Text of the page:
Local Law Enforcement
Local law enforcement is often contacted as a potential “free” source of criminal background checks. However, local law enforcement agencies are increasingly declining such requests due to limited manpower. When making requests to local law enforcement, you should specifically inquire as to which source will be used to run the criminal background check.
If law enforcement uses a single county record check as a source, this will not reveal criminal offenses which may have occurred in a different county. If they use a state database as a source (compiled from single county courthouse records), this will not reveal criminal offenses which may have occurred in a different state. Generally, local law enforcement does not confirm information provided by the volunteer (Name/dob/ss#/address) and provides raw court data with no interpretation of information.
The best source available to local law enforcement is the National Crime Information Center (NCIC) electronic database which lists arrest records on a national basis compiled from various federal, state, and local sources, and is necessary to screen sexual predators who freely cross county and state lines.
One limitation of the NCIC database is that it will only indicate if there has been an arrest, but it won’t indicate the disposition of such arrest. This can be a problem because some arrests never result in charges and other arrests result in reduced charges or no conviction. Those volunteers with an arrest record under NCIC must be run through another criminal background check source in order to receive complete details before a disqualification action can be taken.
Another potential problem with the NCIC database is that many local law enforcement departments will refuse to access it unless a crime needs to be investigated. Of course, this would eliminate the use of NCIC as a source to check the arrest records of volunteers who are merely attempting to be involved with youth sports programs.
The advantages of using local law enforcement is that there is generally no direct cost involved as fees may be absorbed by the local law enforcement agency, there is little administrative time required of the youth sports provider, the results can be immediate (depending upon the priority given of the local law enforcement agency), the results indicate all criminal offenses, the Fair Credit Reporting Act does not apply, and all criminal records are revealed (not just sex crimes).
The disadvantages are that the geographic territory may be too limited unless the NCIC database can be accessed and the legal liabilities of mismatched name, improper interpretation, use of information protected by various state First Offender Acts (prohibit the rejection of an applicant based on criminal background protected under state act), and slander can’t be transferred or outsourced to another party, as may be the case when a third party vendor is used.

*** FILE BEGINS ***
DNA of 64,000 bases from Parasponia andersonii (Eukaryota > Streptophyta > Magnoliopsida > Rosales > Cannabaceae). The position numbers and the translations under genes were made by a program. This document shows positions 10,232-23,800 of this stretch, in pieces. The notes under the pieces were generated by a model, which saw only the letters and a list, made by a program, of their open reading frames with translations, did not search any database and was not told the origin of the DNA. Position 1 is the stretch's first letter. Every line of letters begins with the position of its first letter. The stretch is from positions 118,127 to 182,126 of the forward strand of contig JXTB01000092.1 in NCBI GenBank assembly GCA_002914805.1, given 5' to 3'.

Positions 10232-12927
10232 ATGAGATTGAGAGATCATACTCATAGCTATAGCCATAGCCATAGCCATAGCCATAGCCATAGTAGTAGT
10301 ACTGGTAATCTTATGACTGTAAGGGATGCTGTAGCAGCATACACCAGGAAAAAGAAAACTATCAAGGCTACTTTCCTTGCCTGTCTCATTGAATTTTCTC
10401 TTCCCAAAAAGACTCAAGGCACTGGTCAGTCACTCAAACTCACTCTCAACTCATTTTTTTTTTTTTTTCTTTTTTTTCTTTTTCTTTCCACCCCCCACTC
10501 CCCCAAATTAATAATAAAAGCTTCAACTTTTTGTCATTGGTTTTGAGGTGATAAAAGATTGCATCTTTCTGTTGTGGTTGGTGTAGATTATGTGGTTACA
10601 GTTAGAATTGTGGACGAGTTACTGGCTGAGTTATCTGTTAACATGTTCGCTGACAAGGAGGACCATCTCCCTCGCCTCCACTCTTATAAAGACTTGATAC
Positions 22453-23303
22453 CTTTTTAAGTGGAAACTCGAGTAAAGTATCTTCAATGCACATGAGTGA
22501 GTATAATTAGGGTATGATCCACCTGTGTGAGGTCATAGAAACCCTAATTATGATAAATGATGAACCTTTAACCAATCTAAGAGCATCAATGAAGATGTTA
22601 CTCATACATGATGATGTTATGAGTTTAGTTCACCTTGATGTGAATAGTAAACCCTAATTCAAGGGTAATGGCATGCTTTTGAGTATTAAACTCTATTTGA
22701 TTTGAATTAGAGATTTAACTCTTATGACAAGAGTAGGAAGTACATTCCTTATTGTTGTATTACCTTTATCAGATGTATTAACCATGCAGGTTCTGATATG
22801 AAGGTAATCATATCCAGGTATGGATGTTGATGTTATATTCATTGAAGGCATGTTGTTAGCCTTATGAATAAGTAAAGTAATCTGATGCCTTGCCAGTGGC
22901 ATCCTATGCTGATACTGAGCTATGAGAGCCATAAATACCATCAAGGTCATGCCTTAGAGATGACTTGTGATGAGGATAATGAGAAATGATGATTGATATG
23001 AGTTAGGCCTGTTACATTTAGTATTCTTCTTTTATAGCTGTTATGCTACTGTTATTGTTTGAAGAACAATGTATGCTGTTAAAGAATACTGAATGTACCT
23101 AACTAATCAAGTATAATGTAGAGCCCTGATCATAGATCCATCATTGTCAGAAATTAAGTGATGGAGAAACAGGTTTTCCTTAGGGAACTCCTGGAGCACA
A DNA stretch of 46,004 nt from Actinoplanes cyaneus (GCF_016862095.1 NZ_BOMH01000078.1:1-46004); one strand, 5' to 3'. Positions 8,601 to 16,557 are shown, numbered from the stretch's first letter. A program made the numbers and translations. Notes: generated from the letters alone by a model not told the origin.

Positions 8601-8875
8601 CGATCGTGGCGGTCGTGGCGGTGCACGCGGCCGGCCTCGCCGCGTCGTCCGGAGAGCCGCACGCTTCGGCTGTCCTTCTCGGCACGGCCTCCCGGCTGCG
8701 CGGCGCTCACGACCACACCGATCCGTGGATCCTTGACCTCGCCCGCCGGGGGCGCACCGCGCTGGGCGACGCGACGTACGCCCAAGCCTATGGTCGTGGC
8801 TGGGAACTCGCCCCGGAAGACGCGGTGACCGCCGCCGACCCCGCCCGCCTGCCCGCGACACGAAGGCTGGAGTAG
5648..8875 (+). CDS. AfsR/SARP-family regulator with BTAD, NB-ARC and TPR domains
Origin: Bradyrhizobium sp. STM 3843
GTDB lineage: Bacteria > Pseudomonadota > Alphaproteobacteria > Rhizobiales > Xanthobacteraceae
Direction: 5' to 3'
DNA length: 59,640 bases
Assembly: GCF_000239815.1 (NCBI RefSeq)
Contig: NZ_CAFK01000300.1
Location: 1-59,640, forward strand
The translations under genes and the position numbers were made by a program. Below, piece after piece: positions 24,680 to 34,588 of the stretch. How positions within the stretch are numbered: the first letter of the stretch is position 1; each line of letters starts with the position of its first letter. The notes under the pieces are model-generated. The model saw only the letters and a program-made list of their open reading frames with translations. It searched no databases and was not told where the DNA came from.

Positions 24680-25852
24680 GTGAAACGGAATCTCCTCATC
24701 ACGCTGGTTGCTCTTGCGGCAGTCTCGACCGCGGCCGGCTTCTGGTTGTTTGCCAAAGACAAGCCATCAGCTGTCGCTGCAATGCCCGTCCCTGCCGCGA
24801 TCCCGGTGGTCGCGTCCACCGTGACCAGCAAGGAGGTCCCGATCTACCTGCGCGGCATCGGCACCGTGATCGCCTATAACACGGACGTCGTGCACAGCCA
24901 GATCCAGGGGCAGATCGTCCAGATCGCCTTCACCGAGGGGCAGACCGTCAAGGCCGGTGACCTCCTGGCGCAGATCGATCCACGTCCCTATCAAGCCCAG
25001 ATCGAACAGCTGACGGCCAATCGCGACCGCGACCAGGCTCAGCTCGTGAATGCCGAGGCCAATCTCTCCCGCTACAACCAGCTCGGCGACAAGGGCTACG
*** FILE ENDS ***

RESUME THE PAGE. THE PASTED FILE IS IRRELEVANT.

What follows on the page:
Separate from the issue of considering local law enforcement for criminal background checks, an administrator from the sports organization should always establish a “point person” contact with local law enforcement in the event that a situation arises that requires police action or input. For example, law enforcement can provide assistance in the case of a suspicious volunteer coach or if an adult “fan” has begun to suspiciously linger after practices or games.
Third Party Vendors
Various third party vendors offer criminal background checks on a fee basis that range from “do it yourself” low cost national database checks to “full service” higher cost multiple source checks with Social Security Number verification, address trace, and other add ons.
Before choosing a third party vendor, you need to access the cost and services based on the following basic criteria:
- Cost - Ranges from $2.50 to $23.00 per volunteer to be checked based on which one of the below services are provided.
- Your Administrative Time Required Per Volunteer - Varies per vendor. Some vendors require you to input data (name, addresses, SSN) into their internet screens and to retrieve results. The “do it yourself” model can take several minutes of administrative time per volunteer. On the other hand, other vendors may simply require that you fax the signed volunteer applications (which collect the appropriate information) and they handle all input and retrieval of results.
- Waiting Period To Receive Results - Most vendors take up to five days to receive results unless a national database is the only source that is to be checked. Results from a national database search can be instant.
- Social Security Number Verification - This check is used to verify the identity of the applicant. A match between the name that is provided on the application and the name that is on file for the Social Security Number that was provided on the application protects against the applicant’s providing a wrong Social Security Number in order to evade a background check.
Note: Even if a Social Security Number is not received, it is still possible to run a criminal background check based upon a name, date of birth, and county of residence.
- Address Trace - Verifies addresses listed on the volunteer application over the past 7 years with database records as a basis for determining the best sources of records to search for a particular location or court jurisdiction.